Rosalynn Carter, who a month ago launched a program to focus attention on the nation's mentally disabled, yesterday began an effort to help with the problems of the nation's 22 million elderly.
"A society that cares is the most important thing," the President's wife said yesterday, concluding the first of what she sees as a series of White House round-table discussions on problems of the aging. "I know if we work together we can do something worthwhile," she said.
Using much the same procedure she did a month ago with members of the President's Committee on Mental Retardation, she sought recommendations from 23 experts on aging on such questions as mandatory retirement, health care, housing and nutritional needs.
She not only got them - in five-minutes bursts, carefully clocked by an aide seated behind her - but some others she may not have anticipated.
"There is a need at the highest levels of government for a prominent, national advocate of the elderly to stimulate greater national awareness of their problems," said Bert Seldman, director of the AFL-CIO's Department of Social Security.
He proposed that she expand upon the task she had undertaken by setting up the meeting and that she become, in effect, "a national ombudsman" for the 22 million Americans over 65.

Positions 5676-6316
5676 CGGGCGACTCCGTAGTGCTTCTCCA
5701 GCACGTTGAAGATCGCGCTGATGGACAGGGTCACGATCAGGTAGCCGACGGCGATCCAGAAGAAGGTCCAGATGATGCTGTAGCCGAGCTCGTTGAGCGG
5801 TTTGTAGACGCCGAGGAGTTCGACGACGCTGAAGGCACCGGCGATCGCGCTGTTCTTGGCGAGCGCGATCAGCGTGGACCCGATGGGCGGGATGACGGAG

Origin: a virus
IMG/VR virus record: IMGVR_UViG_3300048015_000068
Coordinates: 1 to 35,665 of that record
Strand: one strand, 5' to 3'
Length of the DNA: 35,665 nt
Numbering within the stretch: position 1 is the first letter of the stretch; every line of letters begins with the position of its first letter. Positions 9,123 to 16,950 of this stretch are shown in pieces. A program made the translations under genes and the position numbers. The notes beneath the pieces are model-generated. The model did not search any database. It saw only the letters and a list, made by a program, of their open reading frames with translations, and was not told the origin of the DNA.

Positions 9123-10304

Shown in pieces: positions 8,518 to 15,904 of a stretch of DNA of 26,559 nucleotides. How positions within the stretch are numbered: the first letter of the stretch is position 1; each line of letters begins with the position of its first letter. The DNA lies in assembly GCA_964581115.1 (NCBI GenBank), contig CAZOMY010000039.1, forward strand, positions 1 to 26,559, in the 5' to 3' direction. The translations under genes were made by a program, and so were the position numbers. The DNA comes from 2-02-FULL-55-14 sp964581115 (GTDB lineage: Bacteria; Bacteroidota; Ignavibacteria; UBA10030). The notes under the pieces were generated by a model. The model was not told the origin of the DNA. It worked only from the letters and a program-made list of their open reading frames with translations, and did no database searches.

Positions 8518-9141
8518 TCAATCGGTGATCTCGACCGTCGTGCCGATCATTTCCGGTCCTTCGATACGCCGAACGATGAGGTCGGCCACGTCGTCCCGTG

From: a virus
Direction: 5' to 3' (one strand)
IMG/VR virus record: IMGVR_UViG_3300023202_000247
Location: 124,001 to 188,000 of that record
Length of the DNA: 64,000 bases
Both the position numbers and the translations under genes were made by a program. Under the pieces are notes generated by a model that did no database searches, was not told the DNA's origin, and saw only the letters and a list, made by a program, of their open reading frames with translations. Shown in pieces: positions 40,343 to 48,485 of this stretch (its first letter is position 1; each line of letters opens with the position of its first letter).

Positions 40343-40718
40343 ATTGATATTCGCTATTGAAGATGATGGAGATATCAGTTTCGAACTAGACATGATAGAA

Rep. Claude Pepper (D-Fla.), chairman of the House Select Committee on Aging, saw the advocacy role from another perspective.
"For too long the elderly have suffered the indignity of a confused and confusing bureaucracy, the indignity of mandatory retirement, the indignity of a system which favors costly and often needless institutionalization, the indignity of nursing homes which are too often tinderboxes and the indignity of stereotypes which distate that to be old is to be feeble-minded and worthless," said Pepper, at 76 teh senior among his fellow conferees and therefore first to commence the discussions.
He invited the First Lady to put pressure on his congressional colleagues "to bring legislation (benefiting the elderly) to the floor out of committee where it reclines."
"You are suggesting that I lobby the Congress?" She asked Pepper, who had told her that as committee chairman he would "welcome" her counsel. "I'm willing to do that. I do understand how important the programs are," she said.
Later, the First Lady expressed satisfaction that the discussion had "been a start," although she said there had been no way to invite everyone concerned with topics under discussion.
"From this I'll get a focus on what to do," she said, adding that she had no time limit because "I've got four years . . . I wanted to start now, but the goals are long-range."